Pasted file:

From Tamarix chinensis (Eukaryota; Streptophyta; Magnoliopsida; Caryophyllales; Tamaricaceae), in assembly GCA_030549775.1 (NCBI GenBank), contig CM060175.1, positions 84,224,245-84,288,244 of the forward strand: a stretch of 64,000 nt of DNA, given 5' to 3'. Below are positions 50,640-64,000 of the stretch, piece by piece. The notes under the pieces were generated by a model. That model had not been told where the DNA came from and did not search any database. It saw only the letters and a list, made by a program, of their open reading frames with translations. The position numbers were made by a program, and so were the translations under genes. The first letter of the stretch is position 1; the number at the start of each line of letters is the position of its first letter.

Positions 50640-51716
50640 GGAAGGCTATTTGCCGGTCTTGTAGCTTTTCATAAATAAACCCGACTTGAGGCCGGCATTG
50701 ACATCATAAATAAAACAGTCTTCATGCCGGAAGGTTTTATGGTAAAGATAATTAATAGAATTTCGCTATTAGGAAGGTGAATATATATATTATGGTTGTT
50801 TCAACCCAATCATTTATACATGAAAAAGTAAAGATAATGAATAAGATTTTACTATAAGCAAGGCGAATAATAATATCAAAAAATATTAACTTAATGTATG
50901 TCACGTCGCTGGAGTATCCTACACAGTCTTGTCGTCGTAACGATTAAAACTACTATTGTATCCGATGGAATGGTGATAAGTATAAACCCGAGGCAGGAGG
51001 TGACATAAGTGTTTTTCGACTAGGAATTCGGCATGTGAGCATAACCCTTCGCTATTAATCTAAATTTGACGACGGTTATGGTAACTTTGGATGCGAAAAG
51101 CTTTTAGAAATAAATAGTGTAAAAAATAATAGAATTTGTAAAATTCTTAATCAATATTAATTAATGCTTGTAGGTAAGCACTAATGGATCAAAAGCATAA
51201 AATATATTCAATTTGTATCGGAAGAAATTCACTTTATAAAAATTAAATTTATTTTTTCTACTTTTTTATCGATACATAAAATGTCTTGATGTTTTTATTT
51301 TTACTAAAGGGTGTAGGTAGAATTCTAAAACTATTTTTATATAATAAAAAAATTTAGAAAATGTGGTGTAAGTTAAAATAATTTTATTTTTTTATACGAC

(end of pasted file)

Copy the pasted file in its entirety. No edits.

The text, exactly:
From Tamarix chinensis (Eukaryota; Streptophyta; Magnoliopsida; Caryophyllales; Tamaricaceae), in assembly GCA_030549775.1 (NCBI GenBank), contig CM060175.1, positions 84,224,245-84,288,244 of the forward strand: a stretch of 64,000 nt of DNA, given 5' to 3'. Below are positions 50,640-64,000 of the stretch, piece by piece. The notes under the pieces were generated by a model. That model had not been told where the DNA came from and did not search any database. It saw only the letters and a list, made by a program, of their open reading frames with translations. The position numbers were made by a program, and so were the translations under genes. The first letter of the stretch is position 1; the number at the start of each line of letters is the position of its first letter.

Positions 50640-51716
50640 GGAAGGCTATTTGCCGGTCTTGTAGCTTTTCATAAATAAACCCGACTTGAGGCCGGCATTG
50701 ACATCATAAATAAAACAGTCTTCATGCCGGAAGGTTTTATGGTAAAGATAATTAATAGAATTTCGCTATTAGGAAGGTGAATATATATATTATGGTTGTT
50801 TCAACCCAATCATTTATACATGAAAAAGTAAAGATAATGAATAAGATTTTACTATAAGCAAGGCGAATAATAATATCAAAAAATATTAACTTAATGTATG
50901 TCACGTCGCTGGAGTATCCTACACAGTCTTGTCGTCGTAACGATTAAAACTACTATTGTATCCGATGGAATGGTGATAAGTATAAACCCGAGGCAGGAGG
51001 TGACATAAGTGTTTTTCGACTAGGAATTCGGCATGTGAGCATAACCCTTCGCTATTAATCTAAATTTGACGACGGTTATGGTAACTTTGGATGCGAAAAG
51101 CTTTTAGAAATAAATAGTGTAAAAAATAATAGAATTTGTAAAATTCTTAATCAATATTAATTAATGCTTGTAGGTAAGCACTAATGGATCAAAAGCATAA
51201 AATATATTCAATTTGTATCGGAAGAAATTCACTTTATAAAAATTAAATTTATTTTTTCTACTTTTTTATCGATACATAAAATGTCTTGATGTTTTTATTT
51301 TTACTAAAGGGTGTAGGTAGAATTCTAAAACTATTTTTATATAATAAAAAAATTTAGAAAATGTGGTGTAAGTTAAAATAATTTTATTTTTTTATACGAC